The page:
blacklogo_orangetext.gif (13932 bytes)Why do we want to know about the absorption?

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Broadcasters need to know how much of their signals is going to be lost in transit to ensure that the people can receive the transmissions adequately.

If you monitor the strength of your received signal as we have have suggested during the eclipse , then the amount of signal increase you see during the eclipse is directly proportional to the NORMAL  amounts of ionospheric absorption . 

This is true for both  broadcasters such as the BBC as well as people attempting one-to-one communication. If you don't know how much of your signal is going to be absorbed by the atmosphere then your natural tendency is to transmitter at higher powers.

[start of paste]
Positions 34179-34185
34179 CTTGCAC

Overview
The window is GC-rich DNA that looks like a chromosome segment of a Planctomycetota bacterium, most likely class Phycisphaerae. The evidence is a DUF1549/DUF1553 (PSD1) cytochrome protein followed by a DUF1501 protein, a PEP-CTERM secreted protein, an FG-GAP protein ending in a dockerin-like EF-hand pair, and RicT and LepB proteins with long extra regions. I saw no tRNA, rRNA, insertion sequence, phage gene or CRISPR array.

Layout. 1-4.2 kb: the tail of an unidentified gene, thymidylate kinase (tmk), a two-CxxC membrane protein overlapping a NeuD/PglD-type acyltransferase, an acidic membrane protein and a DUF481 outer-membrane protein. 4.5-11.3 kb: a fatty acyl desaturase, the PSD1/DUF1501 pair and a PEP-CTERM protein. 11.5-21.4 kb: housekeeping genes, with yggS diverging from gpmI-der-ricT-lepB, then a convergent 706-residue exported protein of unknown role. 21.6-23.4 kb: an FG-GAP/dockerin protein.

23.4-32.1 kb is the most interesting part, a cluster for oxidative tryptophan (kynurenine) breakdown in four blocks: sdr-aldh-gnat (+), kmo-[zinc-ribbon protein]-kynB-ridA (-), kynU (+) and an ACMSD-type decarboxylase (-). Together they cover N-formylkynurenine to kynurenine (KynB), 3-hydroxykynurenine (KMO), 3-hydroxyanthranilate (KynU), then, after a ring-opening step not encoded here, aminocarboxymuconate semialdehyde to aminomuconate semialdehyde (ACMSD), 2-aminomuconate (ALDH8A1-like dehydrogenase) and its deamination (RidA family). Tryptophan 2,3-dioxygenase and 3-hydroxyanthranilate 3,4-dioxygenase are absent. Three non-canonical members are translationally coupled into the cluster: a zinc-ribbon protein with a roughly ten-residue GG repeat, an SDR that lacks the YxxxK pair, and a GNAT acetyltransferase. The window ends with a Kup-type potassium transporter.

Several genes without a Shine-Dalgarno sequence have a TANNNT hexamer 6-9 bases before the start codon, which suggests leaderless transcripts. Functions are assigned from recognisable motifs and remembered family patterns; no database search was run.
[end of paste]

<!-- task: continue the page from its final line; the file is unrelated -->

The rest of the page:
Broadcasting with excessive power  is inefficient and can lead to unnecessary interference across the increasingly congested airwaves.

Other than a total solar eclipse there is NO OTHER CIRCUMSTANCE  where you could measure atmospheric absorption without having to know every detail of  the electronics and antennas at  both the transmitter and receiver. sites 

With  the measurements of absorption obtained during the eclipse, scientists and engineers hope to have a better understanding of the nature of the ionospheric absorption which may ultimately lead to less interference in the future.

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11/02/1999 Ruth Bamford